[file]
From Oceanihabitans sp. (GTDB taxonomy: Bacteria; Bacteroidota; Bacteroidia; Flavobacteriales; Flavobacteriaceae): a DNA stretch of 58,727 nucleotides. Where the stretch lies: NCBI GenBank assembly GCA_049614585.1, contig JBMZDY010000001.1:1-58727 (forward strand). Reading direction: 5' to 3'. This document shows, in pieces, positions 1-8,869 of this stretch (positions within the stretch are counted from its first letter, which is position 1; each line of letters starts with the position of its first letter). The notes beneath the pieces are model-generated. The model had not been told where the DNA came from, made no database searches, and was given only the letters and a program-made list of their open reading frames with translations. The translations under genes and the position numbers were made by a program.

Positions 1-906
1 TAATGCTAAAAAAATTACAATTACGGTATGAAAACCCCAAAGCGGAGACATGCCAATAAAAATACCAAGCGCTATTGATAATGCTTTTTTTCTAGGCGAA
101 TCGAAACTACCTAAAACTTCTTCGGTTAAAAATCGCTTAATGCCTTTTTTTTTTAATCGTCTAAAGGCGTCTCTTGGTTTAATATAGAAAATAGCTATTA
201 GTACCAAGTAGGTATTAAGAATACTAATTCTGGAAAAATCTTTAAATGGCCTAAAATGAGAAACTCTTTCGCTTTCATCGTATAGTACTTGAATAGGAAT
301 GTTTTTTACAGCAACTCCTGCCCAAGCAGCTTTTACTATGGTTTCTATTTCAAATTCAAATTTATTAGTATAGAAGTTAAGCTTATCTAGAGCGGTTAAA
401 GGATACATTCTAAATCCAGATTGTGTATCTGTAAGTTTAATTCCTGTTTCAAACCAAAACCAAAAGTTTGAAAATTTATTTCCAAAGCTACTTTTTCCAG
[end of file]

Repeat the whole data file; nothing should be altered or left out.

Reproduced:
From Oceanihabitans sp. (GTDB taxonomy: Bacteria; Bacteroidota; Bacteroidia; Flavobacteriales; Flavobacteriaceae): a DNA stretch of 58,727 nucleotides. Where the stretch lies: NCBI GenBank assembly GCA_049614585.1, contig JBMZDY010000001.1:1-58727 (forward strand). Reading direction: 5' to 3'. This document shows, in pieces, positions 1-8,869 of this stretch (positions within the stretch are counted from its first letter, which is position 1; each line of letters starts with the position of its first letter). The notes beneath the pieces are model-generated. The model had not been told where the DNA came from, made no database searches, and was given only the letters and a program-made list of their open reading frames with translations. The translations under genes and the position numbers were made by a program.

Positions 1-906
1 TAATGCTAAAAAAATTACAATTACGGTATGAAAACCCCAAAGCGGAGACATGCCAATAAAAATACCAAGCGCTATTGATAATGCTTTTTTTCTAGGCGAA
101 TCGAAACTACCTAAAACTTCTTCGGTTAAAAATCGCTTAATGCCTTTTTTTTTTAATCGTCTAAAGGCGTCTCTTGGTTTAATATAGAAAATAGCTATTA
201 GTACCAAGTAGGTATTAAGAATACTAATTCTGGAAAAATCTTTAAATGGCCTAAAATGAGAAACTCTTTCGCTTTCATCGTATAGTACTTGAATAGGAAT
301 GTTTTTTACAGCAACTCCTGCCCAAGCAGCTTTTACTATGGTTTCTATTTCAAATTCAAATTTATTAGTATAGAAGTTAAGCTTATCTAGAGCGGTTAAA
401 GGATACATTCTAAATCCAGATTGTGTATCTGTAAGTTTAATTCCTGTTTCAAACCAAAACCAAAAGTTTGAAAATTTATTTCCAAAGCTACTTTTTCCAG